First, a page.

By Maria Lima
Imagine that each person you know is a separate animal species. Now imagine that half of those people suddenly disappear forever. Would you be upset? This is the exact situation currently facing the world mammal population today. Striking estimates are that worldwide 1 in 2 mammal species are in decline and that 1 in 4 mammal species are threatened with extinction. This drastically impacts humans by altering natural ecosystems and changing population dynamics.
Biodiversity loss is frequently cited as one of the leading outcomes of habitat destruction. Simply put, biodiversity is the variety of life (such as animals and plants) in a habitat. For example, the endangered Golden Lion Tamarins which are native to Brazil, are currently losing their only home to deforestation and agriculture. Homeless and forsaken, these New World Monkeys may get killed by poachers or die from starvation. Mammals play extraordinarily important roles in ecosystems by grazing, dispersing seeds, and keeping pest populations down by predation. Furthermore, they provide direct benefits to humans for recreation, food, and income.
Today, 25% of mammals are currently threatened with extinction. This percentage speaks to the colossal effect humans are having on animals worldwide, and points to our responsibility to drastically expand conservation efforts. We must maximize our efforts to rescue dwindling populations. Sadly, for many, including 29 critically endangered mammals, it may already be too late.
According to an article on Science by Jan Schipper and colleagues at the International Union for Conservation of Nature (IUCN), all of the world’s existent mammal species add up to a grand total of 5,487 species. This is not such a large number when divided by over 130 countries worldwide.
Since the 1500s, 76 known mammal species have been classified as Extinct, including the popular Dodo, Passenger Pigeon, Tasmanian Tiger, and recently, the West African Black Rhinoceros (declared extinct in 2011). To add to these astonishingly high numbers, 323 more mammals are classified as “Near Threatened.” It is completely up to us to enact policies to counteract our destructive actions.
Much focus is placed on conserving terrestrial mammals, but we often overlook the even greater concern for our aquatic friends. Today, heavy exploitation of oceans threaten marine mammals significantly through overharvesting. Specifically, accidental mortality of marine life through vessel strikes and fisheries impacts 78% of species, while pollution by chemical contaminants impacts another 60% of species. This impacts the economy by driving up prices and decreasing product quality.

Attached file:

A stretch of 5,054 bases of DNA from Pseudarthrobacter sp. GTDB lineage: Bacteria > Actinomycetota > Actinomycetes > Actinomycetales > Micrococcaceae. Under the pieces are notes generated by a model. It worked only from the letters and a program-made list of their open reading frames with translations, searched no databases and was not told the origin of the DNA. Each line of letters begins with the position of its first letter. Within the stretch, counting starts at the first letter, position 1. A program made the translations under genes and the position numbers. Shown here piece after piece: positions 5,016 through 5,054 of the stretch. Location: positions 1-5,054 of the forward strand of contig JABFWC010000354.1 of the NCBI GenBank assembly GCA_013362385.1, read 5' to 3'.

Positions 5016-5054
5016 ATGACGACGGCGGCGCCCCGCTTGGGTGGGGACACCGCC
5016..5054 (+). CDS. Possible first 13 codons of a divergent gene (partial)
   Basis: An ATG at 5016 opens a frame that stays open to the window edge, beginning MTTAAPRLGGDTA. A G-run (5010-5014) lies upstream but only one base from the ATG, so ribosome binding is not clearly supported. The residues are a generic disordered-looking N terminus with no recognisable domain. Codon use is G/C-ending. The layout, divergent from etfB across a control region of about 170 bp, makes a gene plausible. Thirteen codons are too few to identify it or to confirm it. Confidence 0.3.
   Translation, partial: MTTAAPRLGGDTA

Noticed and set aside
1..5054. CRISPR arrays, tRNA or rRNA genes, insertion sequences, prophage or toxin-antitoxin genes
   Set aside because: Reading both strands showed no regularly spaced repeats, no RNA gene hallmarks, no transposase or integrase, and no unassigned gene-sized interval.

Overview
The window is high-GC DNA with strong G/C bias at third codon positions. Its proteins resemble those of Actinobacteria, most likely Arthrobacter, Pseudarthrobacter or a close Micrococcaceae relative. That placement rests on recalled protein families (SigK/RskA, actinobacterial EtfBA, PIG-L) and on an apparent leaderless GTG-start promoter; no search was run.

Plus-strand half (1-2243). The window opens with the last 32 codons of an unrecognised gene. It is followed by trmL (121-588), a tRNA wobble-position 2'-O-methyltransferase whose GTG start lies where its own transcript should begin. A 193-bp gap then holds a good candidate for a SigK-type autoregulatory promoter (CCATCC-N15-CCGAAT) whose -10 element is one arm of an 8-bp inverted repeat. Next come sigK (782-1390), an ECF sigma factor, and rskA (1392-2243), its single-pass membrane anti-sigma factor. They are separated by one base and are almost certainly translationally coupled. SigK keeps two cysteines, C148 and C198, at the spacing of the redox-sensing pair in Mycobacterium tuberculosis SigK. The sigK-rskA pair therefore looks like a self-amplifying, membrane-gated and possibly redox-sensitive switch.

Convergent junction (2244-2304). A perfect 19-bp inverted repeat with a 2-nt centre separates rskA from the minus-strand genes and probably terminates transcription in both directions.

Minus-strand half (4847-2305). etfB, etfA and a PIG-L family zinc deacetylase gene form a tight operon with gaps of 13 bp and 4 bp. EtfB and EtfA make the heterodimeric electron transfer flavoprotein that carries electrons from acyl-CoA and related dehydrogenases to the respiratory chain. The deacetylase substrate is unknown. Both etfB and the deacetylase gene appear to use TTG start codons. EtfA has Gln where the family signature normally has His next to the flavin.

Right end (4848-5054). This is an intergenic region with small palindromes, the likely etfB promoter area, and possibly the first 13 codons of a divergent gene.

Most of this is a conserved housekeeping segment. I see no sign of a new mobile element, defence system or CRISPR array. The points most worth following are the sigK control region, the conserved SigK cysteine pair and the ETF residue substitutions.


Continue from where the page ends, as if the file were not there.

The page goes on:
Now, think briefly about what you can do in 20 years. You can get a Ph.D., become a master chef, or discover 1/5 of the world’s mammal species. Well, the latter is exactly what happened recently. In an article, Schipper states that, “the number of recognized species has increased by 19% since 1992 and includes 349 newly described species.” Many of these species are found in areas with limited conservation resources and area knowledge, such as the Congo Basin, Madagascar, and the Amazon. Obviously, species are still being discovered at an astonishing rate so it is critical that humans work diligently to protect them before they become extinct. Who knows, perhaps one of these exotic species holds the key to discovering a life-saving medication.
Immediate action needs to be taken to preserve biodiversity worldwide (Newbold, 2015). This includes increasing protection efforts, providing funding for threatened areas, and preventing overharvesting in oceans. For example, increased enforcement of poaching of the Sumatran Tiger would be instrumental in rescuing the population (currently fewer than 400 individuals) from extinction.
Some people may claim that it is too expensive or difficult to enact more measures to safeguard certain species, but past policies have demonstrated that through dedicated and targeted conservation efforts, it is indeed possible to save numerous species from extinction. One such past policy focusing on the Bhutan tiger was labeled a “roaring success” by Dechen Dorji from the World Wildlife Fund, and supports it as an “incredible achievement.” To be sure, conserving mammal biodiversity by increasing protection efforts worldwide will be a tough uphill battle, but all efforts count. One day can literally mean the difference between life or death.
Newbold, Tim. “Global Effects of Land Use on Local Terrestrial Biodiversity.” Nature, 520 (2015): 45-50. Web. 15 Oct. 2015.
Schipper, Jan, et al. “The Status of the World’s Land and Marine Mammals: Diversity, Threat, and Knowledge.” Science, 10 Oct. 2008. Web. 3 Sept. 2015.